Toronto Blue Jays news and notes for December 21st
Paul Kinzer, the agent of former Toronto Blue Jays’ 1B/DH Edwin Encarnacion, continues to be the most frequently heard voice on the free agent market.
On Wednesday, Kinzer joined Jeff Blair on Sportsnet 590 The FAN to discuss his client’s ongoing availability, something that’s looking more and more like a future lesson to pending free agent sluggers (and their representation).
“We’ve had multi-year offers from six different teams between three and four years, most of them in the three range,” Kinzer told Blair, adding that it’s sunk in that “he probably won’t be a Blue Jay”.
As you might expect if you’ve been following Encarnacion’s free agency, Kinzer was also speaking with local and national reporters south of the border today.
“Edwin’s not in a panic. He still feels like he’s in control of the situation,” Kinzer told Jon Heyman of FanRag Sports. “He’s put up five years of consistent stats. Some people are acting like we’re in a panic. Are you kidding me?”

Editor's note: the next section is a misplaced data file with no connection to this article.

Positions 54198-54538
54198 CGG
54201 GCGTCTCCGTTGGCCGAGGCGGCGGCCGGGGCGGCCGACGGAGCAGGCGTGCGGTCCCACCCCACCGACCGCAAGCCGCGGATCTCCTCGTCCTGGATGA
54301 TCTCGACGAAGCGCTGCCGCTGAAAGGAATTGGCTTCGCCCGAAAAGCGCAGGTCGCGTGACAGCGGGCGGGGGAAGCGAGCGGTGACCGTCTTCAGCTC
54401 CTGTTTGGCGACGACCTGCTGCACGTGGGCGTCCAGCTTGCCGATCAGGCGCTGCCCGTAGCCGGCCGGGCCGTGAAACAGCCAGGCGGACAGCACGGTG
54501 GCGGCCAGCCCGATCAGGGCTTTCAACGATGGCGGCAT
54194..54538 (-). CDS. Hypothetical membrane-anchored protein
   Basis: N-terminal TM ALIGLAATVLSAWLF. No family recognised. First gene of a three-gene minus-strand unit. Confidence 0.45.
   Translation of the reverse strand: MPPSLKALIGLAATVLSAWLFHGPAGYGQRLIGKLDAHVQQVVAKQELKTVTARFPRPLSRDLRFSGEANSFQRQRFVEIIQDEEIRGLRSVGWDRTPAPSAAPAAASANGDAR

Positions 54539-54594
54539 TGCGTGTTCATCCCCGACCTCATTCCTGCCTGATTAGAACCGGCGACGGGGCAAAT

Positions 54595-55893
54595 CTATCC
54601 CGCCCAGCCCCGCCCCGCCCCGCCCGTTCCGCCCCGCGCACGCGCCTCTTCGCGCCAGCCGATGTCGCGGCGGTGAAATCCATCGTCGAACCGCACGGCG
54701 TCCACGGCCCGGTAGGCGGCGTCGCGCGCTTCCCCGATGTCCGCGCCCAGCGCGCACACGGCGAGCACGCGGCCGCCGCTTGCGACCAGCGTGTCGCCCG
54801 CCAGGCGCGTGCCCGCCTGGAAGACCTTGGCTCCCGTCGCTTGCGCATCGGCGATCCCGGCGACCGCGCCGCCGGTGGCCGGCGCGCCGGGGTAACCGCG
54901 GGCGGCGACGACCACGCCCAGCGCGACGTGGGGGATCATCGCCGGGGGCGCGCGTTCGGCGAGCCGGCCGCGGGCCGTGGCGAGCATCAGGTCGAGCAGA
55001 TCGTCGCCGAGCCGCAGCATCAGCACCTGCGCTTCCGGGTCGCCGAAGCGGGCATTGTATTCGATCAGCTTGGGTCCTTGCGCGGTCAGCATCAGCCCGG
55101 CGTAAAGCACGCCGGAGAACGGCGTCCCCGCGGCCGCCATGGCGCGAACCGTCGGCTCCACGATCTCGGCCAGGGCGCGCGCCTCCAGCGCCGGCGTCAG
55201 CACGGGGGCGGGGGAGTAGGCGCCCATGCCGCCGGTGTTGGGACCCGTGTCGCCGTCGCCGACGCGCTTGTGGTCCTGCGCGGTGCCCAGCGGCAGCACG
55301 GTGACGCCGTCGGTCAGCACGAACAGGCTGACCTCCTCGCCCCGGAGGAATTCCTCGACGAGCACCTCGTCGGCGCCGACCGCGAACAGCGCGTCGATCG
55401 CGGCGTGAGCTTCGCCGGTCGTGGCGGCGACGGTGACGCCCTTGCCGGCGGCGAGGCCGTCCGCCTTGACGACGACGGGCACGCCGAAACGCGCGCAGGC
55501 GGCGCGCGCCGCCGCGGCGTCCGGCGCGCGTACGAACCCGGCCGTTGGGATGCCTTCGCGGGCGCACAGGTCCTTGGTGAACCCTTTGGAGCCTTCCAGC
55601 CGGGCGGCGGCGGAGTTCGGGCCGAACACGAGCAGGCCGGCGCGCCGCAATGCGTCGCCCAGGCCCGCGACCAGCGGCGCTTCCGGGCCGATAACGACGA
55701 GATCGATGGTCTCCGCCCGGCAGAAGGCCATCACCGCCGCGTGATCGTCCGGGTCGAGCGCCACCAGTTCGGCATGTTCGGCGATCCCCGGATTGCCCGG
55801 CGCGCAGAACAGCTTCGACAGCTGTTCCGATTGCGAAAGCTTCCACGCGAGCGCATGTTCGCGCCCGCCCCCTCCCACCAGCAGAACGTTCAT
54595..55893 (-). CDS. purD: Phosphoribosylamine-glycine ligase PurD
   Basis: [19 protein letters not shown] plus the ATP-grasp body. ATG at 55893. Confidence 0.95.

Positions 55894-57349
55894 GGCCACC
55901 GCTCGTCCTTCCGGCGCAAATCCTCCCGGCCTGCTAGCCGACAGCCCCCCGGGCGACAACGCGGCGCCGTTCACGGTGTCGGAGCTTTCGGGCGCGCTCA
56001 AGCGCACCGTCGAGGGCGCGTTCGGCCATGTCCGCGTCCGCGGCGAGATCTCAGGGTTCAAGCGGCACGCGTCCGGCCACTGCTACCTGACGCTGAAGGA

Perplexing how one would come to that conclusion, is it not?
Kinzer also told Heyman that two teams have been specifically aggressive. That number changed to three when he spoke with Joel Sherman of the New York Post.
“Five or six teams [are in], though one is not as serious as the others,” he told Sherman. “Three teams really want the guy, but have to figure out how to make it work under their structure.”
Simply put, Encarnacion deserves better than the market he’s been met with — and the one that’s been developed for him.
Crasnick’s report, citing the agent of free agent boom-or-bust power threat Chris Carter, suggests that the current wealth of right-handed bats on the market could be ‘on hold’ until Encarnacion — who is still the big fish — finds a new home.
This makes sense, as any team looking for that type of player would be wise to exhaust all options with the top option before moving down the list, even when Encarnacion’s draft pick attachment is considered.
Payroll talk is always a point of contention at this time of the year with the Blue Jays. TSN’s Rick Westhead reports that it will come in around $165 million, which fits in line with what should be expected from Toronto.
Mark Shapiro suggested that the Blue Jays won’t be a top-5 payroll team, but could land in the next five. While fans will call for a greater increase after the attendance boom of 2015 and 2016, it’s not entirely an X = Y equation, and if a team cannot win with a fringe top-10 payroll, money isn’t their only issue.